Today I told a stranger I was gay.  It was just the right time.  It surprised me how easy it was to say, how little I cared if he knew.  

“I wondered,” he replied.  “But I thought I was wrong because you were married.  So are you like Josh Weed and Ty Mansfield?”

“Why did you think I was gay?”  I asked.  So far most people have been surprised.

“I read people pretty well,” he answered.  I should have seen it coming at this point.  Maybe I did.

Because I asked, suspiciously, “How do you know about Josh and Ty?”

I saw it then.  I knew the look in his eyes.  I knew what he was feeling.

We talked for quite some time.  We shared a lot--the same beliefs and religion, the same attractions.  We had similar fears and cares.

Ten minutes, then fifteen.  Already we were sharing things more personal than I share with opposite attracted friends, friends I have known for many years.

That is my experience with those fighting this fight.  There is a bond of shared experiences and understanding.  But it is more than that.  It is as if we are connected or are able to connect at a level beyond words, beyond feelings.  

We parted ways but as the day wore on, an unease grew inside me.  It was evasive but prominent, slowly commandeering my thoughts but refusing to be clear.  Doubt, fear, guilt, shame.  They began to creep in.  

Finally the night came, the children were settled.  

“I need your clarity of thought,” I told my wife.  “Please?”  I pleaded.  “Now.”  I felt barely able to hold on to my sanity. (Wife-- I was standing up to go, just not as fast as he wanted me to. :) )

We sat on the bed and talked.  I recounted the events of the day.  Most she had already heard in scattered pieces between errands.  Slowly we stripped away the shadows, my defense mechanisms covering my true feelings.

Fear.  I was afraid.  Afraid because I could act out with another man.  And enjoy it.  There was a power there, almost electric.

Anger.  Anger at myself for wanting it.  For wanting to be close to another man.

Sadness.  Sadness for the same.  Sadness that I had to deal with this.

And she said it, then.  She always finds the core, the real reason.  Which is why I asked to talk.

“You are sad for him, aren’t you?”  And she was right.

It hurt.  It hurt so bad looking into his eyes.  Knowing what he was going through.  I didn’t want to feel it.  I didn’t want to feel anything.  I was angry at God for making anyone go through this.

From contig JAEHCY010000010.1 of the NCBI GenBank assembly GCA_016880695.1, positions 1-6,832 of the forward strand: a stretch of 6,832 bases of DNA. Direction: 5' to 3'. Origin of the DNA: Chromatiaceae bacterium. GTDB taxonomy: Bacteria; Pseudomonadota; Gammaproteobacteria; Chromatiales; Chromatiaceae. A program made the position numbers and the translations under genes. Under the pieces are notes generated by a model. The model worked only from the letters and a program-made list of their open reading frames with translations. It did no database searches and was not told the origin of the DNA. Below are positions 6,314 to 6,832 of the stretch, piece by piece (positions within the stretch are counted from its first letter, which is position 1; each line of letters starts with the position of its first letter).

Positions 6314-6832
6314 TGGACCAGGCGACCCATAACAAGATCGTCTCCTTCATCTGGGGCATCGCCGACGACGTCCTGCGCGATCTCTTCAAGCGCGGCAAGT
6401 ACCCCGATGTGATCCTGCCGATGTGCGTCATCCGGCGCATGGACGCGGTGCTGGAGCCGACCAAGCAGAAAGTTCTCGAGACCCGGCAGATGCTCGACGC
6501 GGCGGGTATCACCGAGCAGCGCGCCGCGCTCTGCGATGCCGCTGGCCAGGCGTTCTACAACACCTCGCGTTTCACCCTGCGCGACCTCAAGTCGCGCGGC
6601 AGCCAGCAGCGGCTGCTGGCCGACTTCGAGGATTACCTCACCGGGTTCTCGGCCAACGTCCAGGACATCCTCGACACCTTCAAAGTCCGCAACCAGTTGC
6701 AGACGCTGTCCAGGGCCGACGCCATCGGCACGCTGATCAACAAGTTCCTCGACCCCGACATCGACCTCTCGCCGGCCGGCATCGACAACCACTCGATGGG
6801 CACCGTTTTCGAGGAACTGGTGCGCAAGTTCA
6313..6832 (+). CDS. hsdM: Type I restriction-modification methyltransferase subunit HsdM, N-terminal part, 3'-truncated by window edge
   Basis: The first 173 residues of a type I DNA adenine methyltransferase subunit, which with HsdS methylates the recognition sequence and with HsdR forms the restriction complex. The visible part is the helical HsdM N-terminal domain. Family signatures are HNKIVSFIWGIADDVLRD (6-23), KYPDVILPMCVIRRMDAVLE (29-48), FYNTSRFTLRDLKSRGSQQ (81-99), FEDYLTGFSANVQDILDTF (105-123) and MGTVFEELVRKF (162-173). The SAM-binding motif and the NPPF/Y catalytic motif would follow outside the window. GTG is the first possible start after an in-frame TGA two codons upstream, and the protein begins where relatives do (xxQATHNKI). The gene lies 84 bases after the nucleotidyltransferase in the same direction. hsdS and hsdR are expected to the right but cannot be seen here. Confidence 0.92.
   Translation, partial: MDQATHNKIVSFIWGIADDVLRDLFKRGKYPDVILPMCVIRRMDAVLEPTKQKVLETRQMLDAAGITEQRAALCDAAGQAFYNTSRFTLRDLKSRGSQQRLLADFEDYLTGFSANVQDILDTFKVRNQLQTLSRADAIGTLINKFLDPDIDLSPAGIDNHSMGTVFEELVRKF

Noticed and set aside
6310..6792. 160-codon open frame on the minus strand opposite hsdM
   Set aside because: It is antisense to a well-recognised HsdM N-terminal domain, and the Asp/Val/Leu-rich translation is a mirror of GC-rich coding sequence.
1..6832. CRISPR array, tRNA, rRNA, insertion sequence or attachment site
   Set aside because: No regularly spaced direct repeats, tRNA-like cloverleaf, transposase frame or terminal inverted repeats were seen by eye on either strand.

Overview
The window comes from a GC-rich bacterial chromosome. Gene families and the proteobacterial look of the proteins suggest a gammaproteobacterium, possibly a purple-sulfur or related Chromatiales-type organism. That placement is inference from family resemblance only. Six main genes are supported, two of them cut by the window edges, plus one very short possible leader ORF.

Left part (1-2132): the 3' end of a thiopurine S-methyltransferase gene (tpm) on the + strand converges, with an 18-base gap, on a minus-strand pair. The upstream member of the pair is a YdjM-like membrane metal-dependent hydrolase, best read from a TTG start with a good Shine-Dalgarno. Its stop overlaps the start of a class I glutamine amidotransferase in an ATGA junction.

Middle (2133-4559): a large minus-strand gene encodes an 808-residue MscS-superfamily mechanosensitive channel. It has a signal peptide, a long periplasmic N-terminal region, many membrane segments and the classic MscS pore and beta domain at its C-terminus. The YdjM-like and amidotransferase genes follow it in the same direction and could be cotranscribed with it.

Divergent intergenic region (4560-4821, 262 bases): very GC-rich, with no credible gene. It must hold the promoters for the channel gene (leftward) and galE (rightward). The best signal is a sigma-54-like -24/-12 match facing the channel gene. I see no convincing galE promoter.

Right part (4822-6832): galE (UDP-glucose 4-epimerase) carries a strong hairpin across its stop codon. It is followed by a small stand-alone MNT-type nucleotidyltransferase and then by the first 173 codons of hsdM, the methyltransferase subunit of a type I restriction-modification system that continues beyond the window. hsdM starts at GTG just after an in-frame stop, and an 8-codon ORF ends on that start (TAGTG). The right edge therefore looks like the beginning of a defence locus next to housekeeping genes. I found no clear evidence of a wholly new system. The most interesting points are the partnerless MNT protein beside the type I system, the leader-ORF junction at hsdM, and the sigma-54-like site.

“Go through what?” she asked.  “Go through something that will help them learn and grow and become the incredible, wonderful person they can become?”

But I still hated God.  I didn’t know how to let it go.

Trust me.  He whispered to my heart.

I can do that, I thought.

And the joy is back now.  The sweet feeling of being at peace.  It means hope for me.

“You have a lot to teach him,” my wife said.  “You know how to be happy in this.”

She’s right.

Wherefore, whoso believeth in God might with surety hope for a better world...which hope cometh of faith, maketh an anchor to the souls of men, which would make them sure and steadfast, always abounding in good works, being led to glorify God.  (Book of Mormon, Ether 12:4)

Posted by Lucas Jones On 3/21/2013 12:50:00 AM 1 comment

1 comment:

  1. This is really great Will. There's a lot to love about this....

    I love that you felt so comfortable in telling a friend -
    I love that you turned immediately to your sweet wife to share your honest feelings & deal with the difficult feelings in a healthy and real way -
    I love that you appreciate Azalea's wisdom and honored her in the story by mentioning how she knew just what to say -
    And I love that, although you we're having some negative thoughts towards God, that you were so in tune to His whispering, and you ultimately showed faith in Him and faith in yourself.

    LOVE this ...... Love you guys (even though I don't even know you) :)


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